Nepali Times Asian Paints
JEMIMA SHERPA
Nepalipan
Conversation piece


JEMIMA SHERPA


The three basic carnivorous reactions to encounters with the Other Kind all begin with blank stares.

For some, this is followed by a mild flush of excitement, and then, "Oh really? My cousin is a vegetarian too!" And then a pregnant pause, as they wait for you to jump with joy, declare your eternal bond of solidarity with this unknown cousin, and/or demand immediate details of names, addresses and International Vegetarian Association membership numbers.

For others, the awkward blank moment lasts longer, until the person, obviously uncomfortable, mumbles, "Oh. I really admire you, but I don't think I could do that." And then you're regarded with immense suspicion, as if you're about to produce leaflets or the Vegetarian Bible or a sack of eggplants and start immediate emergency indoctrination.
The most honest reaction comes from devoted masu-eaters and small children, who follow the blank stare with some very obvious cerebral struggle and expressions of vague horror. And then a blunt, "But. why?"

Why indeed. It's easiest to murmur evasive explanations about animal cruelty, health concerns, family beliefs, the benefits of veggies or the terrors of tainted meat. But if your real aim is to cause the maximum sensation and disbelief possible, then try convincing someone who dreads meatless ekadashis that your are, in fact, vegetarian because you want to be. Because you don't like meat, and you'd rather eat carrot sticks than chicken wings and it has nothing to do with your arteries.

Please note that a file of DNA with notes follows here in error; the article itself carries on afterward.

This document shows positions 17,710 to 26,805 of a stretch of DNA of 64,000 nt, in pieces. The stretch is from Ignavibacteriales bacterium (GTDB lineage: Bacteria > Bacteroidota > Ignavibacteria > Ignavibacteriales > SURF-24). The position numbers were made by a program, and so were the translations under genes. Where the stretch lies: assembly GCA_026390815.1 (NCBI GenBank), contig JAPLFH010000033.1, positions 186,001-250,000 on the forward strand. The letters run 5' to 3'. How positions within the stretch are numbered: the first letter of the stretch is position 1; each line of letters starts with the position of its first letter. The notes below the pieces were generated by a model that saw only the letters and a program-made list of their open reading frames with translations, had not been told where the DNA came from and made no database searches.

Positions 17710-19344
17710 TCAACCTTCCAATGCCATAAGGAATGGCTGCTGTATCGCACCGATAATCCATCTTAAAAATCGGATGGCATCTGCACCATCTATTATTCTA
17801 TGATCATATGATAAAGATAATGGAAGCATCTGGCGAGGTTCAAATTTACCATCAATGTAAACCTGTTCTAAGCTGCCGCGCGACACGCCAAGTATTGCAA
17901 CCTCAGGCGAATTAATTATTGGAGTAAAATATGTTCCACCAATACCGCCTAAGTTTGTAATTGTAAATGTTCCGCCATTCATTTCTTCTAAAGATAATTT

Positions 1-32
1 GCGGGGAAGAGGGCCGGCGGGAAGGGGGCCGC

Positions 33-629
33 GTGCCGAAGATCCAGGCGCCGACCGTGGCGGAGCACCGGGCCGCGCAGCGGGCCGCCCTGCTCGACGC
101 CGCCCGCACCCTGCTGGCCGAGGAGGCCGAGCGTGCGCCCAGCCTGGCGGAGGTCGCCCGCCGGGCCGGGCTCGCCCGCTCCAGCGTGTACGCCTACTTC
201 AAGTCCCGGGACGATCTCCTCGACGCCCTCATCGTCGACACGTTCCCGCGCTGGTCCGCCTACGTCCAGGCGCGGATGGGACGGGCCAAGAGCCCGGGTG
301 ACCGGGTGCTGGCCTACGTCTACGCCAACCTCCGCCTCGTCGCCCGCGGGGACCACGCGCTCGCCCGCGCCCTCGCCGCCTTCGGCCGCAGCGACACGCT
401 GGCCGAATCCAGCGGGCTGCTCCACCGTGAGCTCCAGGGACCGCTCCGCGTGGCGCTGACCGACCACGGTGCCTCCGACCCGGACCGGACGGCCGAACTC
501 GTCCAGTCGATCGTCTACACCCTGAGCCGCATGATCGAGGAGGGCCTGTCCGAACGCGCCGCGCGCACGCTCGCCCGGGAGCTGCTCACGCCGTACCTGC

Most vegetarians agree that, no matter what your original reason for turning veggie, after a while it becomes a non-issue. Rather than remaining a statement on humane slaughter issues or bird-flu fears, you gradually just are vegetarian.

Still, there are constant reminders that you're in a social minority. Last week's Himalmedia poll of Valley residents revealed only 11.11 percent were vegetarians. Restaurants can prove a hurdle for suddha sakaharis, with suspicious nuggets often making guest appearances in your vegetable fried rice. Being vegan is even more of a challenge in Kathmandu, where dietary substitutes are rarely available and so food options are quickly narrowed down to dal bhat tarkari, fruit, french fries and iron tablets. In certain seasons and Valley blockades, the selection of fresh fruit and vegetables shrinks, and any diet variety with it.

Nutritionists and doctors are still debating the benefits or hazards of vegetarianism, but it definitely has the undisputed advantage as a conversational gambit, especially as Dasain approaches. As the air fills with the bleats of doomed goats, food tops the agenda in most households. While visiting friends or relatives, and confronted with the inevitable offer of something to eat, there will be that moment of blank, uneasy silence. Then someone will whisper in the tones of one talking of a terminal illness or terrible family scandal, "Vegetarian, remember? Doesn't eat meat."


LATEST ISSUE
638
(11 JAN 2013 - 17 JAN 2013)


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